Combating alcohol abuse
It was wonderful to read the Rabbi to Rabbi column’s discussion of alcohol use and misuse in the Jewish community (“Is it OK to get drunk on Purim?”).
As a social worker and certified addiction counsellor, I have had the privilege of working as a therapist and consultant on addictions in the Jewish community of Toronto for many years. I have seen our treatment of people who struggle with alcohol abuse move from isolation to connection and then to greater awareness in synagogue ritual and observances in our homes.
However, in noting that “religiously sanctioned alcoholism” still exists, the rabbis point out that there is much still to do. For some people, abstinence is the only safety net where alcohol is involved. They do not need to be ashamed.
The rabbis are correct in noting that we need to open up “education and moderation,” but that is not enough. We need to do even more to support abstinence from alcohol as a viable choice and to include the risks associated with drinking in all educational efforts. Sadly, many Jewish alcoholics note that their invitation to problem drinking came at a seder or at Purim or at a kiddush.
I hope that with our growing sophistication and knowledge we increasingly will offer both choices and education that encourage our celebrations to be joyful in the fullest sense, that remove shame, and that allow all of us to be both safe and healthy.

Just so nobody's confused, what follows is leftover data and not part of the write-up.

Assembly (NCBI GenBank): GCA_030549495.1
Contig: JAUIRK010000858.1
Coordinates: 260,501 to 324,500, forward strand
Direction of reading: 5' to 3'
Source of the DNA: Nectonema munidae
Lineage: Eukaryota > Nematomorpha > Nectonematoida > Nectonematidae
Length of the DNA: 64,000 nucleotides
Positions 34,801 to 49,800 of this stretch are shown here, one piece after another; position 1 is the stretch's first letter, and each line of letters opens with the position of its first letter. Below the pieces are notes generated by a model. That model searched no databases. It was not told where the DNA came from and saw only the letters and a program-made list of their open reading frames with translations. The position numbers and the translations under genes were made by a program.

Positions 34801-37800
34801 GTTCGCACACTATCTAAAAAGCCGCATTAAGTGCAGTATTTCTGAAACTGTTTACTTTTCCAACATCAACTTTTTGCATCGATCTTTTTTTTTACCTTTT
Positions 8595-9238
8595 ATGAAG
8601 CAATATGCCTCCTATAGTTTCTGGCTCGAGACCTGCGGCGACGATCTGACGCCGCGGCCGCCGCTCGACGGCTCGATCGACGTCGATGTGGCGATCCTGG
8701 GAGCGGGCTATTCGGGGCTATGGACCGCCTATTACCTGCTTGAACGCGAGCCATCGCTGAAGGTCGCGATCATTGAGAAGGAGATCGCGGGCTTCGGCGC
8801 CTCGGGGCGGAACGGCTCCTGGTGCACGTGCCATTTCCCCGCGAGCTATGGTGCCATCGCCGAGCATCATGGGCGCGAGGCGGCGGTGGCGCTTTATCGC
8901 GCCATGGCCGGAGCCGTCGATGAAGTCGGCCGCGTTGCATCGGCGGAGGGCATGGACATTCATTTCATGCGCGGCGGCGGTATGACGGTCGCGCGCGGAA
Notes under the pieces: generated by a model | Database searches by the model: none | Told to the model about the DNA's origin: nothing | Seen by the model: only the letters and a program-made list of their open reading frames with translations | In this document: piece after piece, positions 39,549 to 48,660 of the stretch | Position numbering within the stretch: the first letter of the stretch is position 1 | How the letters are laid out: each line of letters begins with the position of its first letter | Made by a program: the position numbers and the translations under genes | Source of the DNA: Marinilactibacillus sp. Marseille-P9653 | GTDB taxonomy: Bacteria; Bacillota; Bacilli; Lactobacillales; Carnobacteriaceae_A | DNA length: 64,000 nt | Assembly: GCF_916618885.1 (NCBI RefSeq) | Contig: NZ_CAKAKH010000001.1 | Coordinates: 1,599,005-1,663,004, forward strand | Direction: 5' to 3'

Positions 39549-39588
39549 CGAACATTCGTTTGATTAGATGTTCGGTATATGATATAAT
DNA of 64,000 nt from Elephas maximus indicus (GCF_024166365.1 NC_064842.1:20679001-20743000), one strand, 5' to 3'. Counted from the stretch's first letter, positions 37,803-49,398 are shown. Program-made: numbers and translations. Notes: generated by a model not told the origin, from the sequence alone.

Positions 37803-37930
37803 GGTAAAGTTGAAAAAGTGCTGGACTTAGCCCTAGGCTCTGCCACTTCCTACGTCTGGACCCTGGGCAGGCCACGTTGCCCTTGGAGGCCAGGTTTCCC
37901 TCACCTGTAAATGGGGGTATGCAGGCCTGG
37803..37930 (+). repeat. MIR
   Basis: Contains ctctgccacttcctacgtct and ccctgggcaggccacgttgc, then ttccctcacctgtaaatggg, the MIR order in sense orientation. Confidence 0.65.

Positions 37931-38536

Canada’s role at the UN
The United Nations Human Rights Council recently appointed Canadian anti-Israel activist Michael Lynk as its special rapporteur on the issue of human rights in the Palestinian territories (“Dion asks UN to review nomination of anti-Israel prof”).
Ironically, Lynk’s appointment came one week after Prime Minister Justin Trudeau announced Canada’s intention to seek a non-permanent seat on the UN Security Council. Canada’s relationship with the Security Council, the Human Rights Council and other international agencies should be conditioned on the fundamental reform and de-politicization of those institutions, which have for decades allowed their important work to be hijacked by forces antithetical to the legitimacy, or, indeed existence, of a Jewish state.
David H. Goldberg
Widening the debate
I could scarcely believe my eyes when I read Mira Sucharov’s column that she actually believes the goals of the boycott, divestment and sanctions (BDS) movement are ending the occupation, instilling equality among Israeli citizens and allowing refugee return, rather than singling out Israel for the demonization, discrimination and destruction of the Jewish state. (“It’s time to widen the debate on Israel and Palestine”).
I certainly hope that she read Mordechai Ben-Dat’s brilliant article on BDS right below hers (“The facts about Israel that BDS-ers don’t want you to know”).
Columnist Mira Sucharov urges “the Jewish establishment to take seriously the perspective of those who oppose
Zionism on intellectual and philosophical grounds.”
In sum, she wishes to create a playpen for left-wing liberals to display their intellectual prowess by dissecting Israel from every direction in finding fault.
The idea that directing their attention to the plight of the truly underfed and suppressed peoples of the world would prove of greater human value is not their meat.
How mendacious it is to suggest that the separation barrier was not an act of self-defence but a desire to hem in Palestinians.
Lofty phrases such as “political discourse occurs in silos, attitudes tend to harden,” are nothing but empty words.
The mainstream Jewish community is open to constructive dialogue. It is left-wing attempts to undermine Israel that are not welcome.
Cote St. Luc, Que.